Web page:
There are a number of ways to reduce tax friction with your investments. The most obvious one, is to keep your investments in a tax free account; in Canada, this would be your TFSA, otherwise known as a tax free savings account. Any capital gains, dividends, or interest, you receive in the TFSA are received tax free. The reason for this is that any contributions you make to a TFSA (i.e. money or investments transferred into the TFSA) are made from after tax dollars, so you have already been taxed on the inflows to the account. The one downside to using a TFSA is that you cannot use capital losses incurred in the TFSA to offset capital gains outside of your TFSA.

The second vehicle at your disposal is to keep your investments in a tax deferred account, e.g. your RRSP. Similar to your TFSA, any gains, dividends, or interest, or not taxed in the account (well, not immediately; see the second key difference below). Moreover, any losses cannot be used to offset gains outside of the RRSP. That being said, there are two key differences between a TFSA and an RRSP. The first difference is that contributions to your RRSP lower your taxable income in the year in which you make the contribution1. As an example, say your salary in 2016 is $45,000, and you contribute $5,000 to your RRSP. This lowers your taxable income to $40,000, which means that your income tax for the year is on $40,000, not $45,000. Taking this even further, if you review the marginal tax rates for your province, you may actually move yourself into a lower tax bracket. In the example we just cited, in the province of Ontario, at $45,000 your marginal tax rate is 9.15%, but at $40,000 your marginal tax rate is 4.05%!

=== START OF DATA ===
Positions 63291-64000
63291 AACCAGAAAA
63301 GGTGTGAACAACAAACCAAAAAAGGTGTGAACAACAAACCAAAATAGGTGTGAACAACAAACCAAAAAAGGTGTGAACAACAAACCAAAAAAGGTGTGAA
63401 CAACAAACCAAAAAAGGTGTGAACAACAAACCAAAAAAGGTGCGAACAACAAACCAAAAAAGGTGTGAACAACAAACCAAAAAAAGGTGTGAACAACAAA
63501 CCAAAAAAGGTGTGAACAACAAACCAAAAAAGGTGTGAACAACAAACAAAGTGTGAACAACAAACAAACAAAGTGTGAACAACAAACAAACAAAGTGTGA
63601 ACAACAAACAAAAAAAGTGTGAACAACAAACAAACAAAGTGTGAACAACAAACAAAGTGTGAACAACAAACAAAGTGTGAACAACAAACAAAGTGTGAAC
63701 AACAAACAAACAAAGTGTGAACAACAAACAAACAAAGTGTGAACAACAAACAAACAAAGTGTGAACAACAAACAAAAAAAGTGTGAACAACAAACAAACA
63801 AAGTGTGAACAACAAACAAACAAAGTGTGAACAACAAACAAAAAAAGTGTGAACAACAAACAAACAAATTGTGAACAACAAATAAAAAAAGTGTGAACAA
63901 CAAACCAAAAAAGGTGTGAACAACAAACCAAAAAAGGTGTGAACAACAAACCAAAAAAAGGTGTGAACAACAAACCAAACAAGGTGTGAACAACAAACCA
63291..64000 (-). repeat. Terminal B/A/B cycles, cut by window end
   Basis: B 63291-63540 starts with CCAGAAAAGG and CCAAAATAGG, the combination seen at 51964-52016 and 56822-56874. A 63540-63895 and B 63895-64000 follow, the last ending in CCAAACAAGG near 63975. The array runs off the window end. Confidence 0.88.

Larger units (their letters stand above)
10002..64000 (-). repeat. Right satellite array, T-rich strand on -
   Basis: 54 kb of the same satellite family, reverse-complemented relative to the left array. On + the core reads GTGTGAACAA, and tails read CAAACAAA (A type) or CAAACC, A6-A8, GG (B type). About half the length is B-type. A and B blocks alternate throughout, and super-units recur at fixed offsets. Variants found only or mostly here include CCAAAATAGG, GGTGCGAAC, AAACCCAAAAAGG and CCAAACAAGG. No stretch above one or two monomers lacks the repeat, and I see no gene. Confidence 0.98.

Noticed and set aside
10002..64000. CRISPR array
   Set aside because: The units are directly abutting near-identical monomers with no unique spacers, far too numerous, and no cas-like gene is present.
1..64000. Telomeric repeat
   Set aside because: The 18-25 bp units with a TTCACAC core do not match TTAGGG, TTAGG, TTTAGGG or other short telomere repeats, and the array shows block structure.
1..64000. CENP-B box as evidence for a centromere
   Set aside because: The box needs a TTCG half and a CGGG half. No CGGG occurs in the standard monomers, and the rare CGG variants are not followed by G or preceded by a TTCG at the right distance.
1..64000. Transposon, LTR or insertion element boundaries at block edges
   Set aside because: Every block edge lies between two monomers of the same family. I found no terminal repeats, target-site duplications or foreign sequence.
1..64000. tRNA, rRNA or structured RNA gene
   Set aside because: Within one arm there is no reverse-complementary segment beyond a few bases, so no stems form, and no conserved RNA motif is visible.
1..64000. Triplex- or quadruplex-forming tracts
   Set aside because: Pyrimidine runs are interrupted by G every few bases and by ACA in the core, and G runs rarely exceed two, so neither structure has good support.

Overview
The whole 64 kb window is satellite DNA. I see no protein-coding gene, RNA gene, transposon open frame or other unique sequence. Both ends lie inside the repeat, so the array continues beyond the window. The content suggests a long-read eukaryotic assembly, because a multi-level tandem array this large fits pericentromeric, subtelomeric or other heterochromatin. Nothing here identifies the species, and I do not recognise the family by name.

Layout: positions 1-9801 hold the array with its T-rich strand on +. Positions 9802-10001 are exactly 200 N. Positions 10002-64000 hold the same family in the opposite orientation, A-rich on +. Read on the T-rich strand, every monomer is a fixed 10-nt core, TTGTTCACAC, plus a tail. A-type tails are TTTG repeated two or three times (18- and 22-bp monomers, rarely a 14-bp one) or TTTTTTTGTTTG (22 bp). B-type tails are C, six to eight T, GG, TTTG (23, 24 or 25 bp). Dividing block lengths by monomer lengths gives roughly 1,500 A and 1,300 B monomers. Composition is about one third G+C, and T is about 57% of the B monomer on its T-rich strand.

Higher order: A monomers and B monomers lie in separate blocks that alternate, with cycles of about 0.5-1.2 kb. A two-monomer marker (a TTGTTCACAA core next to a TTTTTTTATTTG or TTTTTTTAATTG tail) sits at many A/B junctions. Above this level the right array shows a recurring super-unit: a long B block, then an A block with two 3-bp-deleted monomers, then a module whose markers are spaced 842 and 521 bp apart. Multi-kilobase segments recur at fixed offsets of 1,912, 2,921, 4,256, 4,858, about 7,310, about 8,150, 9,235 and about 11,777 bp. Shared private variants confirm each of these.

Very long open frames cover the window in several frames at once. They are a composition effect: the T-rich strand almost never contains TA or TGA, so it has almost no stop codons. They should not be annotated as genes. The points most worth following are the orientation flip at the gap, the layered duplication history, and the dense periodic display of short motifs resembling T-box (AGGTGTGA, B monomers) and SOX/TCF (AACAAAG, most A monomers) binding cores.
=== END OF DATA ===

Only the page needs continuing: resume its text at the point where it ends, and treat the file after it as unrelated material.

The second difference is that you are taxed when you take money out of the RRSP. The theory is that when you take the money out however, you will already be in a lower tax bracket. So while you may be in a $45,000 tax bracket today, when you take the money out when you retire, you will likely be in a lower tax bracket. Again, by forcing yourself into a lower bracket, you are ultimately paying less tax (and keeping more money in your pocket!).

The third way to reduce taxes is to leverage your capital losses against your capital gains. This option is only available to you in a non-registered account (e.g. not a TFSA and not an RRSP). With this reduction, you reduce the amount of tax you pay on your gains by your losses in that year. For example, if you sell a stock for a profit of $10,000, and you sell another stock at a loss of $4,000, you will only pay tax on $10,000 -$4,000 = $6,000. In general this applies provided you claim the gain and loss in the same reporting period (or carry forward any losses and/or gains to future years); seek advise from a tax professional for details.

2. Rounding friction